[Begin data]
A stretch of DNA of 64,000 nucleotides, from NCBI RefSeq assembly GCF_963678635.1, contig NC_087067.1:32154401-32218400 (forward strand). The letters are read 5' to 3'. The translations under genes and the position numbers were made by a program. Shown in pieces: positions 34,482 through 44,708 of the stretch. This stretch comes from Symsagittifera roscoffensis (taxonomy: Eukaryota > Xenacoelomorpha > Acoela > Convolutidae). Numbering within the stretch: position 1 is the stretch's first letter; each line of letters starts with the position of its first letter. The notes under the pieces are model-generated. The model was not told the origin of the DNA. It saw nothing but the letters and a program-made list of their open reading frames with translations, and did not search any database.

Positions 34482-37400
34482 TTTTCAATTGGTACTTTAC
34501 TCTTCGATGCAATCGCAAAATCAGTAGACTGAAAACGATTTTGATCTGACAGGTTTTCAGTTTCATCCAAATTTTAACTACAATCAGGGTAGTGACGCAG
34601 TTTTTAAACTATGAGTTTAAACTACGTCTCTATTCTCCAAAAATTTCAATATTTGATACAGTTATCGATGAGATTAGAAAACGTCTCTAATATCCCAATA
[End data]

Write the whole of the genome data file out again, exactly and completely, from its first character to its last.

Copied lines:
A stretch of DNA of 64,000 nucleotides, from NCBI RefSeq assembly GCF_963678635.1, contig NC_087067.1:32154401-32218400 (forward strand). The letters are read 5' to 3'. The translations under genes and the position numbers were made by a program. Shown in pieces: positions 34,482 through 44,708 of the stretch. This stretch comes from Symsagittifera roscoffensis (taxonomy: Eukaryota > Xenacoelomorpha > Acoela > Convolutidae). Numbering within the stretch: position 1 is the stretch's first letter; each line of letters starts with the position of its first letter. The notes under the pieces are model-generated. The model was not told the origin of the DNA. It saw nothing but the letters and a program-made list of their open reading frames with translations, and did not search any database.

Positions 34482-37400
34482 TTTTCAATTGGTACTTTAC
34501 TCTTCGATGCAATCGCAAAATCAGTAGACTGAAAACGATTTTGATCTGACAGGTTTTCAGTTTCATCCAAATTTTAACTACAATCAGGGTAGTGACGCAG
34601 TTTTTAAACTATGAGTTTAAACTACGTCTCTATTCTCCAAAAATTTCAATATTTGATACAGTTATCGATGAGATTAGAAAACGTCTCTAATATCCCAATA